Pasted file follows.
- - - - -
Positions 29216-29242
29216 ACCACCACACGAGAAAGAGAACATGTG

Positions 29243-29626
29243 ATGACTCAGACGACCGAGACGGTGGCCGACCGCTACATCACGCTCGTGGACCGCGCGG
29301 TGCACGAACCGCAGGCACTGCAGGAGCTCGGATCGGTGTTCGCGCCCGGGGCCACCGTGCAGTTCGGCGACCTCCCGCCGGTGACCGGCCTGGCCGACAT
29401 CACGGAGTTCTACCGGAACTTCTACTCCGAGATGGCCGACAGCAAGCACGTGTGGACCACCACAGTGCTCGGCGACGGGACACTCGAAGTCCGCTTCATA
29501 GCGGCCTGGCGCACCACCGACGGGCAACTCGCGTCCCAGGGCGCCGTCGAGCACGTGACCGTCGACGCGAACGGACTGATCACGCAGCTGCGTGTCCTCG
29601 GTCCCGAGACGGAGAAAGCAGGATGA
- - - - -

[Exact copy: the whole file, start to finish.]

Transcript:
Positions 29216-29242
29216 ACCACCACACGAGAAAGAGAACATGTG

Positions 29243-29626
29243 ATGACTCAGACGACCGAGACGGTGGCCGACCGCTACATCACGCTCGTGGACCGCGCGG
29301 TGCACGAACCGCAGGCACTGCAGGAGCTCGGATCGGTGTTCGCGCCCGGGGCCACCGTGCAGTTCGGCGACCTCCCGCCGGTGACCGGCCTGGCCGACAT
29401 CACGGAGTTCTACCGGAACTTCTACTCCGAGATGGCCGACAGCAAGCACGTGTGGACCACCACAGTGCTCGGCGACGGGACACTCGAAGTCCGCTTCATA
29501 GCGGCCTGGCGCACCACCGACGGGCAACTCGCGTCCCAGGGCGCCGTCGAGCACGTGACCGTCGACGCGAACGGACTGATCACGCAGCTGCGTGTCCTCG
29601 GTCCCGAGACGGAGAAAGCAGGATGA